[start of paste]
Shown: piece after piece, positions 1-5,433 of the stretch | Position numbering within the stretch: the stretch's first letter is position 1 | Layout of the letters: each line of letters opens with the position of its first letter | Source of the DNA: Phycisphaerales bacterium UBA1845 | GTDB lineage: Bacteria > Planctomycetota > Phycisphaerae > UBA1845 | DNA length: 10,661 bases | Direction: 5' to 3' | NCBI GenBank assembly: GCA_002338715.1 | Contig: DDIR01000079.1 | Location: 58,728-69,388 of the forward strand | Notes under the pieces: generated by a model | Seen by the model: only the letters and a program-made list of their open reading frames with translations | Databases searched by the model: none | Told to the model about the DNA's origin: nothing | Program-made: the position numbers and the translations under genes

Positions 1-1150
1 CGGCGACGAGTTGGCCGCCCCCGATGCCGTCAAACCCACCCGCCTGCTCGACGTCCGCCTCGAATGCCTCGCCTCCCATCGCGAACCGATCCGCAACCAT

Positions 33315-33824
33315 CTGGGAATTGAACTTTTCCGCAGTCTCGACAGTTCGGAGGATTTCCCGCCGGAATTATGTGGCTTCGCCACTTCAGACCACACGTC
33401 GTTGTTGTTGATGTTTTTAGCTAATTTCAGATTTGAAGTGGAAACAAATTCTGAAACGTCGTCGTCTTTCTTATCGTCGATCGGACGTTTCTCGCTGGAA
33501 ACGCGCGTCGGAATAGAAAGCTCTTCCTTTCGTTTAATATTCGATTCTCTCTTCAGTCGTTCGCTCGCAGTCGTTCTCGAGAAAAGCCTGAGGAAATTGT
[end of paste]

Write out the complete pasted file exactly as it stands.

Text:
Shown: piece after piece, positions 1-5,433 of the stretch | Position numbering within the stretch: the stretch's first letter is position 1 | Layout of the letters: each line of letters opens with the position of its first letter | Source of the DNA: Phycisphaerales bacterium UBA1845 | GTDB lineage: Bacteria > Planctomycetota > Phycisphaerae > UBA1845 | DNA length: 10,661 bases | Direction: 5' to 3' | NCBI GenBank assembly: GCA_002338715.1 | Contig: DDIR01000079.1 | Location: 58,728-69,388 of the forward strand | Notes under the pieces: generated by a model | Seen by the model: only the letters and a program-made list of their open reading frames with translations | Databases searched by the model: none | Told to the model about the DNA's origin: nothing | Program-made: the position numbers and the translations under genes

Positions 1-1150
1 CGGCGACGAGTTGGCCGCCCCCGATGCCGTCAAACCCACCCGCCTGCTCGACGTCCGCCTCGAATGCCTCGCCTCCCATCGCGAACCGATCCGCAACCAT

Positions 33315-33824
33315 CTGGGAATTGAACTTTTCCGCAGTCTCGACAGTTCGGAGGATTTCCCGCCGGAATTATGTGGCTTCGCCACTTCAGACCACACGTC
33401 GTTGTTGTTGATGTTTTTAGCTAATTTCAGATTTGAAGTGGAAACAAATTCTGAAACGTCGTCGTCTTTCTTATCGTCGATCGGACGTTTCTCGCTGGAA
33501 ACGCGCGTCGGAATAGAAAGCTCTTCCTTTCGTTTAATATTCGATTCTCTCTTCAGTCGTTCGCTCGCAGTCGTTCTCGAGAAAAGCCTGAGGAAATTGT